Note: The DOMA and Prop 8 decisions just came out during the phone meeting that interrupted this entry. I'm sure I'll have something to say about SCOTUS in a few hours. Right now, I have to take advantage of the letup in rain and get to the office.
We now return you to your regularly-scheduled blog entry, already in progress:
The monsoon-like rains stalled over the Chicago area today, which will push us past having more precipitation in six months (662 mm as of 7am, with the rain still coming down) than we had all last year (684 mm), isn't the only bit of weather this week enhanced by anthropogenic climate change. Yesterday it was hotter in Alaska than it's been in Chicago since last summer:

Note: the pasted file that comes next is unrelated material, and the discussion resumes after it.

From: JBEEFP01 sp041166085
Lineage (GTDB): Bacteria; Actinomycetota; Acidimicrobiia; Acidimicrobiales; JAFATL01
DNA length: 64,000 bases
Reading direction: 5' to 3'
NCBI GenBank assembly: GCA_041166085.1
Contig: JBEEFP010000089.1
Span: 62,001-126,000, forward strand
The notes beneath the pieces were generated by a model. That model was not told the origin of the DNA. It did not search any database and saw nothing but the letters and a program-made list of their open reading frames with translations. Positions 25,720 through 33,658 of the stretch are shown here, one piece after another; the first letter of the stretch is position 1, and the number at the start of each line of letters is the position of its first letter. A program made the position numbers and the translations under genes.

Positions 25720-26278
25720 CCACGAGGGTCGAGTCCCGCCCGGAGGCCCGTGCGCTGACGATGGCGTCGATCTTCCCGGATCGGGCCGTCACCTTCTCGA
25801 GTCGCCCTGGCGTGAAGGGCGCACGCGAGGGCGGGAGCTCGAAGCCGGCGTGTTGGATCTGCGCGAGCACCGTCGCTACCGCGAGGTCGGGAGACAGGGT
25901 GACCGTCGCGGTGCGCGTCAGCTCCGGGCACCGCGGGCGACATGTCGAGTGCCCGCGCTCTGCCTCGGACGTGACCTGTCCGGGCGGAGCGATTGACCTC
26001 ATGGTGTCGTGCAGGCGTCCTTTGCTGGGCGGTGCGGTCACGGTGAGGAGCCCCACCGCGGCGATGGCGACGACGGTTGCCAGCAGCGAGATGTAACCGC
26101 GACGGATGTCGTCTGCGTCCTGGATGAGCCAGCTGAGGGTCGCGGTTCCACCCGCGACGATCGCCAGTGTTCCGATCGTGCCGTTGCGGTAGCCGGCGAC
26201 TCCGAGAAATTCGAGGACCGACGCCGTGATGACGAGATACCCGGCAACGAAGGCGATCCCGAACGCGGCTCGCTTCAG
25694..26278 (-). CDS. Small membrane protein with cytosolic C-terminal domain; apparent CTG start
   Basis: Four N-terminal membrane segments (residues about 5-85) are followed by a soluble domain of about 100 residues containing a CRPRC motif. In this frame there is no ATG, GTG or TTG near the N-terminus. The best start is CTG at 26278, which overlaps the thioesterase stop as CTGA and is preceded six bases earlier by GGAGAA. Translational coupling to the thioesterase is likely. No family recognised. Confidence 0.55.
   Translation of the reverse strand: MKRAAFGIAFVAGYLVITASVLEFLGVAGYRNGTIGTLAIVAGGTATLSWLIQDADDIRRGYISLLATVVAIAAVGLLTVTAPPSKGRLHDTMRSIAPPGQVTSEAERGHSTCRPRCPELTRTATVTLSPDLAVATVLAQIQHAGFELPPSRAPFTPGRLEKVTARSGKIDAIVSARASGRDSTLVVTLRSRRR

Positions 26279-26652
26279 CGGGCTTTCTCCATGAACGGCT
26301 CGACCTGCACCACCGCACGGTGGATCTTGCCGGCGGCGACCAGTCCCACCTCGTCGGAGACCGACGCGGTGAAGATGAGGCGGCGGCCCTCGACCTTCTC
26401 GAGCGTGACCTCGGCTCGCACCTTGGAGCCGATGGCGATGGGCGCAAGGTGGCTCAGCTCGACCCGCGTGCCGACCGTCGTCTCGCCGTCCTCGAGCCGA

Alaskans dealing with unusual heat; Fairbanks' 33.3°C Tuesday high exceeds Chicago’s 2013 peak to-date of 32.7°C to date.
It was snow and an abnormally chilly late spring temp regime which headlined Alaska weather only a little over a month ago. Since then, an extraordinarily rapid transition to record heat has followed—a warm-up which has generated some of the state's warmest temperatures on the books.
The 33.3°C high recorded Tuesday at Fairbanks is warmer than any daytime high recorded yet this year in Chicago. And 90s [Fahrenheit]—in some cases mid-90s [Fahrenheit]—were common in Interior Alaska Tuesday with some 90-degree temps recorded in Canada’s adjacent Yukon Territory as well.
In fact, the heat in central Alaska may accelerate climate change, since melting tundra releases methane gas into the atmosphere. Fun times, fun times.